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Louvre: Narcisse, dit Hermaphrodite Mazarin ou le Génie du repos éternel

Two hours later. I’d got through most of the French mediæval sculpture collection, somehow romped through Napoleon III’s apartments, found the second work I was looking for, realised that the continuation of aforementioned collection was in the room I’d brushed off as “More Classical stuff” headed in and bumped into Narcisse, also known as Hermaphrodite Mazarin or Génie du repos éternel. Which is a dead strange piece my French comprehension falls over on.

I think it was originally two separate 3rd century marble sculptures from Italy, which were assembled into one. The Duke of Mazarin had something to do with this in 1670, but I’m not sure if he was responsible for the statue,  or for its mutilation. I’m not going too near what I’ve read on this work because it falls into the twin hysterias “mad king sex freak” and “post-modern philosofuckery” the latter being boring and common and tends towards the most reductive of binary analysis by cis, hetero, white men who love to read into anything not pee-pee-in-jay-jay as evidence of The Multiplicity or similar wackery. Cos trans bodies are always there for cis people to use.

Nonetheless, I was dead happy to find two Hermaphrodite sculptures in the Louvre—and there’s probably even more but I didn’t even make it to the Antiquities or Islamic Arts collections, plus the museum rotates sections in and out of openness on various days due to being understaffed, so in nine hours of methodical stomping I missed at least a third.

This is an odd and damaged work that I first thought was a St. Sebastian. It’s difficult to know what’s damage that accrued over time, damage from the Duke, damage that’s retaliation for the subject. In some ways it’s a more contemporary work than Hermaphrodite endormi, the physical damage the sculptural equivalent of surgical scars for a trans person’s body. (Which is also why I’m not engaging here with what passes for critical discussion about this work, blah-ing on about trans bodies being constructed and by implicit and unspoken extension, Frankenstein-ishly artificial and damaged, the product of mad, deranged minds.)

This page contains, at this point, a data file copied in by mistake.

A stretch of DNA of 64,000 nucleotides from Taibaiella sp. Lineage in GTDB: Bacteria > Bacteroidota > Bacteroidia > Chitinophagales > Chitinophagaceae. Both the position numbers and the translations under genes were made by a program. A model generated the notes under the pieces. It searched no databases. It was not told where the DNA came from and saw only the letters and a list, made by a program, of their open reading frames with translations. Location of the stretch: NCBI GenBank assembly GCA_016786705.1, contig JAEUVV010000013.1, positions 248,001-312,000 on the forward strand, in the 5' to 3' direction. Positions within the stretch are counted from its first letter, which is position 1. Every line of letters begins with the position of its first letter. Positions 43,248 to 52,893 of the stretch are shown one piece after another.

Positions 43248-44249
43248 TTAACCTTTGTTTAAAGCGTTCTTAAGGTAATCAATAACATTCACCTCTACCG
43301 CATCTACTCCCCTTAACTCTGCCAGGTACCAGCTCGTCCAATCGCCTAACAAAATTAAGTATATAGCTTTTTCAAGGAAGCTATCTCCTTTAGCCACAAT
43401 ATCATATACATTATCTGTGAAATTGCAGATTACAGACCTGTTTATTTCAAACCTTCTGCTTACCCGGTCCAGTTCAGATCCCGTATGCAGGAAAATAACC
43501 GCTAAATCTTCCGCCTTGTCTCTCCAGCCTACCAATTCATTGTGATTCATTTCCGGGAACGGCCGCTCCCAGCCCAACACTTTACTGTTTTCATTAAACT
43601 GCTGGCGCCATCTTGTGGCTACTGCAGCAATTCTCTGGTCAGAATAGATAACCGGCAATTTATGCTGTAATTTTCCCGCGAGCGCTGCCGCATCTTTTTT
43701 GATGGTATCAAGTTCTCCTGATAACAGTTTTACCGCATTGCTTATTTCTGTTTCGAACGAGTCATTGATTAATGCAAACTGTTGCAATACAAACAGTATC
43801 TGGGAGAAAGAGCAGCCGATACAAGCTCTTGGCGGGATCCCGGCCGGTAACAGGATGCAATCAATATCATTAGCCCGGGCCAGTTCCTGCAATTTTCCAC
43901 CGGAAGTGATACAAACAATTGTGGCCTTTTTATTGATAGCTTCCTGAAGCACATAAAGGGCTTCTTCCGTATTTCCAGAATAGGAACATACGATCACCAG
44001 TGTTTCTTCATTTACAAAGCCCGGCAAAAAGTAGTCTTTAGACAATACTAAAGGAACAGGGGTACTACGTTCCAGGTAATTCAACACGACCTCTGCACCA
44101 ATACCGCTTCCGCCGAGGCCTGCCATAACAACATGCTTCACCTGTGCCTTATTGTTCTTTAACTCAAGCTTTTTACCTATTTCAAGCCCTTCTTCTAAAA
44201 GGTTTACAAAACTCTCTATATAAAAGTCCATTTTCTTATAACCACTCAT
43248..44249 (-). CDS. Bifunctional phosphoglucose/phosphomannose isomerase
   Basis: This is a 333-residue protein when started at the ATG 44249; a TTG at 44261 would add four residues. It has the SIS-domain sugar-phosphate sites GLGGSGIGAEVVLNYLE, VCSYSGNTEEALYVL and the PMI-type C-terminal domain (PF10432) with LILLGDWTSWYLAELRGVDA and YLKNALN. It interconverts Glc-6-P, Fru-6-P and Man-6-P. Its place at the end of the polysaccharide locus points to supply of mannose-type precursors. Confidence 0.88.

Anyway, it’s a beautiful work. I wouldn’t steal it like I would Hermaphrodite endormi, and she didn’t look at me when I glanced back, but yeah, gets a special post also.

Louvre: Narcisse, dit Hermaphrodite Mazarin ou le Génie du repos éternel. IIIe siècle après J.-C. — 1
Louvre: Narcisse, dit Hermaphrodite Mazarin ou le Génie du repos éternel. IIIe siècle après J.-C. — 1
Louvre: Narcisse, dit Hermaphrodite Mazarin ou le Génie du repos éternel. IIIe siècle après J.-C. — 2
Louvre: Narcisse, dit Hermaphrodite Mazarin ou le Génie du repos éternel. IIIe siècle après J.-C. — 2
Louvre: Narcisse, dit Hermaphrodite Mazarin ou le Génie du repos éternel. IIIe siècle après J.-C. — 3
Louvre: Narcisse, dit Hermaphrodite Mazarin ou le Génie du repos éternel. IIIe siècle après J.-C. — 3
Louvre: Narcisse, dit Hermaphrodite Mazarin ou le Génie du repos éternel. IIIe siècle après J.-C. — 4
Louvre: Narcisse, dit Hermaphrodite Mazarin ou le Génie du repos éternel. IIIe siècle après J.-C. — 4
Louvre: Narcisse, dit Hermaphrodite Mazarin ou le Génie du repos éternel. IIIe siècle après J.-C. — 5
Louvre: Narcisse, dit Hermaphrodite Mazarin ou le Génie du repos éternel. IIIe siècle après J.-C. — 5
Louvre: Narcisse, dit Hermaphrodite Mazarin ou le Génie du repos éternel. IIIe siècle après J.-C. — 6
Louvre: Narcisse, dit Hermaphrodite Mazarin ou le Génie du repos éternel. IIIe siècle après J.-C. — 6